Comet Goldfish (Carassius auratus) doesn’t naturally exist in the wild. They were selectively bred from Common Goldfish in the United States during the 1880s.
Despite their origins in a controlled setting, their care requirements are similar to their wild counterparts. These fish can adapt to a wide range of water conditions due to their hardy nature, making them suitable for both outdoor ponds and indoor aquariums.
Given their active nature and need for space to swim, many fishkeepers prefer to keep Comet Goldfish in outdoor ponds along with Koi Carp. The outdoor settings provide ample space for their active lifestyle, enabling them to swim and explore freely.
Comet Goldfish Appearance and Lifespan
Comet Goldfish, also known as Comet-tailed Goldfish, are eye-catching due to their vibrant color and lively behavior. They physically resemble Common Goldfish but are somewhat slimmer. Comet Goldfish are commonly found in yellow, orange, red, white, and red-and-white colors. The red color is often prominent on the tailfin and dorsal fin and occasionally on the pelvic fin. Their long, deeply forked tail fin sets them apart from other Goldfish breeds.
Comet Goldfish grow quite large. In a 15-gallon aquarium, these fish typically grow to about 4 inches long. In a larger, unconfined tank, they can reach an impressive 7 to 8 inches. If kept in a pond, they can grow over 12 inches in length.
These fish thrive and are most resilient in pond environments since they can withstand extremely cold water temperatures, even below freezing.
Comet Goldfish have a relatively long lifespan. They usually live between 5 to 14 years. With ideal conditions, they can live even longer. Some owners have reported their Comet Goldfish living for 15 to 20 years with the right care.
Physical Characteristics of Comet Goldfish
Comet Goldfish are easily identified by their distinct physical features. They’re popular for their attractive colors and sleek bodies, making them an active and sought-after aquatic species.
These fish are slim and slender, with vibrant color variations that include yellow, orange, red, white, and red-and-white combinations. The most distinctive feature of Comet Goldfish is their elongated, deeply forked tail fin.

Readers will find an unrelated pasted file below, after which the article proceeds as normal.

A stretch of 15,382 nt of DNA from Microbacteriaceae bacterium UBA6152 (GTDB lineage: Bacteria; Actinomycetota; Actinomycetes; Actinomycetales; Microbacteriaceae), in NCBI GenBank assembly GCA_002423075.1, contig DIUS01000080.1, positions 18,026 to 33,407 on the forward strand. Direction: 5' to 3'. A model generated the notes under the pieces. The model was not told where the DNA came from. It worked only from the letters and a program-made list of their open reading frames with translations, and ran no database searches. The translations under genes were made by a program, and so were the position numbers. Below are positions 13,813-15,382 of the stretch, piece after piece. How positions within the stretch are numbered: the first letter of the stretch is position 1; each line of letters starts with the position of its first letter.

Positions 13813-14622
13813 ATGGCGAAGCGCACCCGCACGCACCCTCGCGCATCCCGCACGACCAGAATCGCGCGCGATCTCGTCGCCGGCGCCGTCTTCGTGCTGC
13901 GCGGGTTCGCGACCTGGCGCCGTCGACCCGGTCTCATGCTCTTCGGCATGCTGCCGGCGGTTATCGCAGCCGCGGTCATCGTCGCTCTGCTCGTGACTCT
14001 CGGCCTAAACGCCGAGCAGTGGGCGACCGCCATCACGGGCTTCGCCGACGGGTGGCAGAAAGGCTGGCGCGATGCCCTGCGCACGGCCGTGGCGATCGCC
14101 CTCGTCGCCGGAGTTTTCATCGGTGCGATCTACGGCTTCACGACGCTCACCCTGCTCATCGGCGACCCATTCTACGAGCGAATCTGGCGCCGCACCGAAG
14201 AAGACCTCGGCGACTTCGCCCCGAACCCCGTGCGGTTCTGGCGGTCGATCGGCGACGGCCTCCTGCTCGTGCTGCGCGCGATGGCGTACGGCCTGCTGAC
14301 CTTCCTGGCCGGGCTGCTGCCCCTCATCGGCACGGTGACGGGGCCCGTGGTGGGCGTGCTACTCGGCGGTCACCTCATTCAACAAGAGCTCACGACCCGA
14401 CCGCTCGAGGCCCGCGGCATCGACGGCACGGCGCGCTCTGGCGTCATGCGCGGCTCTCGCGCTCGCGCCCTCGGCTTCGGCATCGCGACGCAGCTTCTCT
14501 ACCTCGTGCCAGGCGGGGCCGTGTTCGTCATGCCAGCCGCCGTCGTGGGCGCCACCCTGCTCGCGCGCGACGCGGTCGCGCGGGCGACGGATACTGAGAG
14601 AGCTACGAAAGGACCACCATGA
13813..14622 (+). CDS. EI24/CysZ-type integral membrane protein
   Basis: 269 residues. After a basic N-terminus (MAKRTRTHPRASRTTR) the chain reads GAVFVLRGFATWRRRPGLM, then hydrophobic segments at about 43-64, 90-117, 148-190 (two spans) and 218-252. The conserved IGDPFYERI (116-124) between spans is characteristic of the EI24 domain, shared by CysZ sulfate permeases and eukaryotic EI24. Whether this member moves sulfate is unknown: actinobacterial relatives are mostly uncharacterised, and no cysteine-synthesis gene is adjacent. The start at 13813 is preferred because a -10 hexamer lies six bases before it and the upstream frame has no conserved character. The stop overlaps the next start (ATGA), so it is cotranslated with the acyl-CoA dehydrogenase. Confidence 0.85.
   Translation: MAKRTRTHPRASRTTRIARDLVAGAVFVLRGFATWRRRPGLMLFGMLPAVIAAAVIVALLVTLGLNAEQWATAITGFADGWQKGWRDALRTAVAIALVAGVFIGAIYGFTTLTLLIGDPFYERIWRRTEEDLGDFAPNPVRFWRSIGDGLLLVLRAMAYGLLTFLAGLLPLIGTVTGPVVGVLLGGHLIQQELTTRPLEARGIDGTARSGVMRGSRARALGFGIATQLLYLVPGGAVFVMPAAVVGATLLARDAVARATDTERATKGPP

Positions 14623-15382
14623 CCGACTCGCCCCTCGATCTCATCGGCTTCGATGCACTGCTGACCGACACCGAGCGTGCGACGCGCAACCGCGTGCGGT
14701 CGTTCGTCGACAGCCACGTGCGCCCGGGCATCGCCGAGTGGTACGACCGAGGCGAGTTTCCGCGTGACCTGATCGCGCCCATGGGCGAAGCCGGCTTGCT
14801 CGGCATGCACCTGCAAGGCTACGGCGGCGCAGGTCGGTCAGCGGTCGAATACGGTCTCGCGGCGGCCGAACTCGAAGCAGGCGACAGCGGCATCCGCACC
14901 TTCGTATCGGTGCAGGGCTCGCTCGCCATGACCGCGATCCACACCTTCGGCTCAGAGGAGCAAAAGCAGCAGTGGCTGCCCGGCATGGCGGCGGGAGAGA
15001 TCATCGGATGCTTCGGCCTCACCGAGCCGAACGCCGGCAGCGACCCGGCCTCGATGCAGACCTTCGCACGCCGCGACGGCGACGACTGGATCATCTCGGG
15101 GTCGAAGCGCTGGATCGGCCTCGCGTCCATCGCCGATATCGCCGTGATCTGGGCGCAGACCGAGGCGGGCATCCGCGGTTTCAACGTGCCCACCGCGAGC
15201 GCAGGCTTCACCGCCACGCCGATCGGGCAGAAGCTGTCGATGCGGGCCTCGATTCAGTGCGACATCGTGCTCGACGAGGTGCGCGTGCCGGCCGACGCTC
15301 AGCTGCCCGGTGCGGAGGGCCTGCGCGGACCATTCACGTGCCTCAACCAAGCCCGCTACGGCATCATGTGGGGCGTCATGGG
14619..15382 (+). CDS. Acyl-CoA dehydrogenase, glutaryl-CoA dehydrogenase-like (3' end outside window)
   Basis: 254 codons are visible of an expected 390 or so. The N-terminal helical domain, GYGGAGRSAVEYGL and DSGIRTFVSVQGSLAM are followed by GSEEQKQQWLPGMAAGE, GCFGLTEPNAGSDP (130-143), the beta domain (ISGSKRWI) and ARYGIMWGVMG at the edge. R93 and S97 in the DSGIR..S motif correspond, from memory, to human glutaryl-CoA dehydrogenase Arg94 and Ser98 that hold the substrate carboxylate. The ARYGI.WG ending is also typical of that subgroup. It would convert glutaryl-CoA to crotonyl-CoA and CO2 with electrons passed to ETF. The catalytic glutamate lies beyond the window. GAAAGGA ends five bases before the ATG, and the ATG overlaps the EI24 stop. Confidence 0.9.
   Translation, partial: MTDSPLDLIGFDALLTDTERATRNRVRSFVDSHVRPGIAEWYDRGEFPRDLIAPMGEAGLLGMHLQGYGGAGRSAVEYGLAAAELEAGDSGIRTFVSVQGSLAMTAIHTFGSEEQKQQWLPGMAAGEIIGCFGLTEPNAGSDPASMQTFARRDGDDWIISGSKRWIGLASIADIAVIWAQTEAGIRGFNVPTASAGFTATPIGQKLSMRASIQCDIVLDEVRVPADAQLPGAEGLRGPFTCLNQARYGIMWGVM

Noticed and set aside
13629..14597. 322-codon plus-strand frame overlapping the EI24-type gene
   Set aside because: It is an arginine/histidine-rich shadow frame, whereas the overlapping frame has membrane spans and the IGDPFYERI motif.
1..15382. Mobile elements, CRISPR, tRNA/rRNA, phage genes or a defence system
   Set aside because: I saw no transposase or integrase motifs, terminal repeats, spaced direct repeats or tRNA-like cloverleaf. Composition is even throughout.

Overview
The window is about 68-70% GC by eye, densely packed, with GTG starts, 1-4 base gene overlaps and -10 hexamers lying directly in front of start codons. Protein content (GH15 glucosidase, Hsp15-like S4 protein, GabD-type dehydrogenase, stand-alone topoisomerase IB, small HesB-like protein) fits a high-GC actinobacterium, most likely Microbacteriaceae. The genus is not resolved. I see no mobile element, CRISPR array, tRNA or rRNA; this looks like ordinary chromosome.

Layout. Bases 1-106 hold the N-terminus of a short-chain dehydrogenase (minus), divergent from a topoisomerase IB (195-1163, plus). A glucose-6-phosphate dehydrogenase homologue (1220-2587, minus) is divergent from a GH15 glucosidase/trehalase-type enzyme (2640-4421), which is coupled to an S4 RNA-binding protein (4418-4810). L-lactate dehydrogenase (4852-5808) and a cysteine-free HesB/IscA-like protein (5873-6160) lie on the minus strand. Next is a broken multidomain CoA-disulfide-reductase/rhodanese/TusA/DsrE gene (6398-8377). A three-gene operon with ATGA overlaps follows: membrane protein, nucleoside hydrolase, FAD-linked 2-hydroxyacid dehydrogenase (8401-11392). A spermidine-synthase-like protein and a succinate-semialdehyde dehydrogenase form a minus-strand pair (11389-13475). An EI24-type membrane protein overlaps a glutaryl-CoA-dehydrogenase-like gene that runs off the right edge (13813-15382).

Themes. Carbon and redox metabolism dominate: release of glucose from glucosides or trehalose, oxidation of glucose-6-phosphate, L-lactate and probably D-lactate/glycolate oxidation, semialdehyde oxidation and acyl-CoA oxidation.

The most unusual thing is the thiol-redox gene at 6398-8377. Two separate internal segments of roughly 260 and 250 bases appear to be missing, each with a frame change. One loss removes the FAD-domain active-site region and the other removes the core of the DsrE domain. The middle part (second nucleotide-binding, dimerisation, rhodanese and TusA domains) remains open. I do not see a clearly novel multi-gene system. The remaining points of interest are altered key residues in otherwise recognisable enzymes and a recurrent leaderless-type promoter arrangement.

Behavioral Characteristics of Comet Goldfish
Comet Goldfish are dynamic and energetic creatures, known for their active swimming and agility.
They’re social creatures and do well in groups of their kind. They can also coexist peacefully with other non-aggressive fish species, adding to the vibrancy and visual appeal of an aquarium.
Comet Goldfish display a curious behavior of foraging, often seen digging in the substrate of their tanks. This makes gravel or sand an ideal substrate choice for their habitat. They may even move pebbles around, reflecting their natural habit of rearranging their surroundings. They also have a tendency to uproot plants in the process of their exploration.
Setting up An Aquarium for Comet Goldfish
To set up a perfect aquarium for your comet goldfish, follow these steps:
- Start with a tank that holds at least 75 gallons (284 liters). This size is necessary for these active swimmers. If you plan to add more fish, add an extra 50 gallons (190 liters) per fish.
- Comet Goldfish produces a lot of waste. So, a good filtration system is essential. A canister filter is recommended for maintaining water quality.
- Choose a suitable substrate. Sand is often preferred because it allows your Comet Goldfish to forage without the risk of choking on large pieces of gravel. If you prefer gravel, opt for quartz gravel or small pea gravel (2 to 3mm).
- Decorate the tank with care. Avoid sharp-edged decorations that can harm their delicate fins. Incorporate silk and live plants such as Anubias, Java Fern, and Hornwort. These provide a natural element for your pet to enjoy.
- Maintain the temperature between 60°F to 72°F (16°C to 22°C). Ensure proper aeration by using an air pump to provide sufficient oxygen in the tank.
- For lighting, standard LED or fluorescent lighting is sufficient.
- Feed your Comet Goldfish high-quality pellet or flake food. Supplement their diet with live, frozen, or freeze-dried foods like brine shrimp, earthworms, and bloodworms. Occasionally include blanched vegetables like peas or cooked carrots for variety.
- Regularly monitor water parameters and perform water changes as needed to maintain a healthy environment for your fish.
Comet Goldfish Diet